Perhaps some tire of my frequent articles on the Emerald Ash Borer that is bearing down on Central Iowa. My cause is simply to make all aware of what we are facing. Check the species of trees in your yard, or along your street or throughout your community and rural area. If they’re black, white or green ash trees, their years are numbered. Remember, there is no known cure for an infected tree, for once the exotic insect pest has entered the tree through the bark, the cambium will be encroached by the larvae, and girdling and irreversible damage with death to the tree is inevitable.
On Monday I drove to Fairfield and Burlington to observe the onset of eventual devastation of these three species of trees, which tend to make up the majority of shade trees that were planted following the Dutch Elm disaster of forty years ago. In Fairfield, I could pick out the ones where vitality was compromised and advanced color change in the upper canopy foliage was evident. It was fairly easy to discern the healthy ash trees from the infected. In Burlington, it was an advanced story. The city has already been declared “infested,” and in certain parts of the community ash trees had been removed, or were marked for removal, and foliage vitality was such that the insect pest had already done its job on many I observed. No ash tree in the nation is immune from this scourge that probably made its way to America from Asia inside the wood of shipping crates.
If you have ash trees, be proactive in their replacement. Unless a biological or chemical cure miraculously occurs, the trees are most likely doomed. The best that can be done is to enjoy the ash while it remains healthy, but start planning and planting replacements as soon as possible. Why not yet this fall? Or, no later than next spring.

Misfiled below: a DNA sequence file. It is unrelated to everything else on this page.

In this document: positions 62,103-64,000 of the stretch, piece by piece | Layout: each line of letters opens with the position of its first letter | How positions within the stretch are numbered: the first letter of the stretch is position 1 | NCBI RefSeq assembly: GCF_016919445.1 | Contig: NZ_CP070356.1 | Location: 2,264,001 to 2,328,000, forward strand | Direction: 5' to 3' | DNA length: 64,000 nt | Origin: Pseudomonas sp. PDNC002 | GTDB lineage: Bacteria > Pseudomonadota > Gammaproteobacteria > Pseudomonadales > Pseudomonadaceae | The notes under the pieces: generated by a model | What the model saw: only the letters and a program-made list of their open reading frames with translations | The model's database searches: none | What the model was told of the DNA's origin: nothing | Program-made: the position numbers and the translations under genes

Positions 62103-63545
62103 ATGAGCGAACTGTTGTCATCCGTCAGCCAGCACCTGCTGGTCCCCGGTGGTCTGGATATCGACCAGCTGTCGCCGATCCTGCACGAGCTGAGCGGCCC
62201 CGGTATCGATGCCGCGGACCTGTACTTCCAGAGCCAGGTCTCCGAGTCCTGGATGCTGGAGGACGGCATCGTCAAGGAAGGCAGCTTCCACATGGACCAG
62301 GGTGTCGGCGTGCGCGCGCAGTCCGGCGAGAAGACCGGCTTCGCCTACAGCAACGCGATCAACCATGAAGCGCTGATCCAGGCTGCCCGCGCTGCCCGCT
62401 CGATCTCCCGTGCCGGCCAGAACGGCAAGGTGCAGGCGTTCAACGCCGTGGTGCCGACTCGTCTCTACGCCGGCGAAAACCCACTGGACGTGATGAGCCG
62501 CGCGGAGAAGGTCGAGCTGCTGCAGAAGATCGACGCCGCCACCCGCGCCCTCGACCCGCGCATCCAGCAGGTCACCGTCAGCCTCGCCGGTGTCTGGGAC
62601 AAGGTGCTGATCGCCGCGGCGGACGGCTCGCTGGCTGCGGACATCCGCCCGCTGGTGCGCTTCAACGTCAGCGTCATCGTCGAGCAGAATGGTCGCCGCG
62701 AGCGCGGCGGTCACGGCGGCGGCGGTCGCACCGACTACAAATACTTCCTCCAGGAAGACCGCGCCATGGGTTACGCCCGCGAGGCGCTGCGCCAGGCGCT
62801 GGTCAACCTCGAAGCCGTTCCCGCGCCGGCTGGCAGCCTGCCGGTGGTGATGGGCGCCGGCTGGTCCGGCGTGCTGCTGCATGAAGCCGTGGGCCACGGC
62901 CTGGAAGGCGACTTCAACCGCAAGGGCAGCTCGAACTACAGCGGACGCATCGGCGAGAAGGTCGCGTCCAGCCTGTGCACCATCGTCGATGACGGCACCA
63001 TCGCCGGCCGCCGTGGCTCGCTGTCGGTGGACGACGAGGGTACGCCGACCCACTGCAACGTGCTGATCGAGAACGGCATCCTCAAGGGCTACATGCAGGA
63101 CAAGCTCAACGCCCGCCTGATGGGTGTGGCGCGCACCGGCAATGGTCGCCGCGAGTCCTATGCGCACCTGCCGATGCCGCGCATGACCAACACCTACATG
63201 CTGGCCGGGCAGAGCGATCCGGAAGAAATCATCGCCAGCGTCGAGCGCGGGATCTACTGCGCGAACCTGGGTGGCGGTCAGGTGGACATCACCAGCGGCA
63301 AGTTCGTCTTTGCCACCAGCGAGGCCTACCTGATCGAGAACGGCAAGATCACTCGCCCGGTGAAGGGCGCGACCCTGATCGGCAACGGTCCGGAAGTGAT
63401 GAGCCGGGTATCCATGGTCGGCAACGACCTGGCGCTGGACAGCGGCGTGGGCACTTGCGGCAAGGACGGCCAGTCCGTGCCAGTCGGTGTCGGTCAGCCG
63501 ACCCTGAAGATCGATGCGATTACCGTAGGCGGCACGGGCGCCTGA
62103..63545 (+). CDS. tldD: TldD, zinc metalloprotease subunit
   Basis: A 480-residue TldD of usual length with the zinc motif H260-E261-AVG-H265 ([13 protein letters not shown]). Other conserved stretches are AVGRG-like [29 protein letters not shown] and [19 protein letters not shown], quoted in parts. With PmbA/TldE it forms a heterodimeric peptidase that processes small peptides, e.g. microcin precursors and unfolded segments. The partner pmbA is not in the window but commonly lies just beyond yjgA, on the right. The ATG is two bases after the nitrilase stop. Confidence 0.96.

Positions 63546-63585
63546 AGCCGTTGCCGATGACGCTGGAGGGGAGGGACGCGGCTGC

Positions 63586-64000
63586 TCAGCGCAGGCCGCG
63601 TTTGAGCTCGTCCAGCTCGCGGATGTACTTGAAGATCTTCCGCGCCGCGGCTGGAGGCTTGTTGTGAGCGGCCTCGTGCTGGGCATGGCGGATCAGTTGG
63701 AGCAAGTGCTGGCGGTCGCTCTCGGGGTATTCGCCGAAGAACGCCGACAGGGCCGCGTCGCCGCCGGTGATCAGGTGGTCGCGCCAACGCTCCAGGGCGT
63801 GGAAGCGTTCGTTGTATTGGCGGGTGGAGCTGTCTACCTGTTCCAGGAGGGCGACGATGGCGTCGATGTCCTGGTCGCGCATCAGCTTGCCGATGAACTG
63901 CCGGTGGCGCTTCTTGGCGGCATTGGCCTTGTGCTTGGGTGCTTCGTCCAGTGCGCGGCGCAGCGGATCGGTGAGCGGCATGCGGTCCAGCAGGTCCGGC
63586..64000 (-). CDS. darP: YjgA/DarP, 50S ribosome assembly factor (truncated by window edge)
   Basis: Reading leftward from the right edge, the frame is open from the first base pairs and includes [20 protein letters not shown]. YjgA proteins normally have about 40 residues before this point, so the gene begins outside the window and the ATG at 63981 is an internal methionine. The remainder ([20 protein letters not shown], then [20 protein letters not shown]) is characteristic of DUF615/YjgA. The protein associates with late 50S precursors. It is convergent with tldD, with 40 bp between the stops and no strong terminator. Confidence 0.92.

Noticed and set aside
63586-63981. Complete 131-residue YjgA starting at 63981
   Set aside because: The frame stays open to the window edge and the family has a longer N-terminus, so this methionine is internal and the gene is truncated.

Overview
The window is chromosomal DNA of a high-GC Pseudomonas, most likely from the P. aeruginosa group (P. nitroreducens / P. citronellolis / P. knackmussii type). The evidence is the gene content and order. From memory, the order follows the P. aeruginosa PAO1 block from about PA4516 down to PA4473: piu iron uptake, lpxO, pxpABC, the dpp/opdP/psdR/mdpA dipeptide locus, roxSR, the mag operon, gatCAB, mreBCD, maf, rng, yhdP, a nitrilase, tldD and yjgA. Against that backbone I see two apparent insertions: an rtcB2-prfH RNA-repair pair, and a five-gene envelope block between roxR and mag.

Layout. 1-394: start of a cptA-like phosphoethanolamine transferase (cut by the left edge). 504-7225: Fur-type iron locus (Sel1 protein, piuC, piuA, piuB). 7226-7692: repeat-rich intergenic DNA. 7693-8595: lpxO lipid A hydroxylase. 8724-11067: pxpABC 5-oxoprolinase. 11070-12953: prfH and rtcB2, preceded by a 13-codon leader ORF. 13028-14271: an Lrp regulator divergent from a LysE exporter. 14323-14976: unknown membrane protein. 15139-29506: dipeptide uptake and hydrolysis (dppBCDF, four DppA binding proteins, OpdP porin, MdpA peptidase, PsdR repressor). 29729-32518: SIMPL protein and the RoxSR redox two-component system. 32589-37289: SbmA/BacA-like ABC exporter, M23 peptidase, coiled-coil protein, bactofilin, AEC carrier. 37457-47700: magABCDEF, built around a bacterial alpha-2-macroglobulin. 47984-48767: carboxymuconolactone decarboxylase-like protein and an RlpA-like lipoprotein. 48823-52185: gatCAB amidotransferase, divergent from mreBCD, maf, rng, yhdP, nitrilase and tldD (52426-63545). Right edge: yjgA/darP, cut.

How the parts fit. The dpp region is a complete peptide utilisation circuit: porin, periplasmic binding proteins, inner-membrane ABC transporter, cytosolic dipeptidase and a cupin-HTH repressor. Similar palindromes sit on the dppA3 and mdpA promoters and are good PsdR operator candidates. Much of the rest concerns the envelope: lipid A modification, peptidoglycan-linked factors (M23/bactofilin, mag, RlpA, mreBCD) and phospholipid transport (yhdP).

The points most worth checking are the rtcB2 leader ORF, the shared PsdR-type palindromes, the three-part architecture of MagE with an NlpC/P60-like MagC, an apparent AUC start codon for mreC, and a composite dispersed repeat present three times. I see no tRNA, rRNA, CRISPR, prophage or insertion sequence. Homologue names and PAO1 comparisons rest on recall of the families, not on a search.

A plethora of shade tree species exist that you can plant now, and have a head start when the Emerald Ash Borer hits your yard. Encourage the city to do the same. I will not suggest who you purchase your trees from, but there are many private nurseries where you can obtain quality specimens in plastic containers or “balled and burlapped.” Key to the survival of new plantings is to dig a hole at least twice the size of the contained root system. Fill the hole with water to the surface, allowing it to entirely seep into the soil. Do that a couple of times to thoroughly saturate the site, and only then remove the tree from the canister, untangle the compacted and cramped root system for aeration, and then spread the roots evenly throughout the hole while having someone back-fill with the granulated soil.
Your nursery person will be a valuable help in species suggestion and planting methods. But, above all else, no more monoculture! Select a variety of shade species, giving diversity to your yard and reducing the chance of another single-specie planting being wiped out by some yet unforeseen insect or pathogen.
Any questions or comments, e-mail me at firstname.lastname@example.org, or call (515) 975-8608.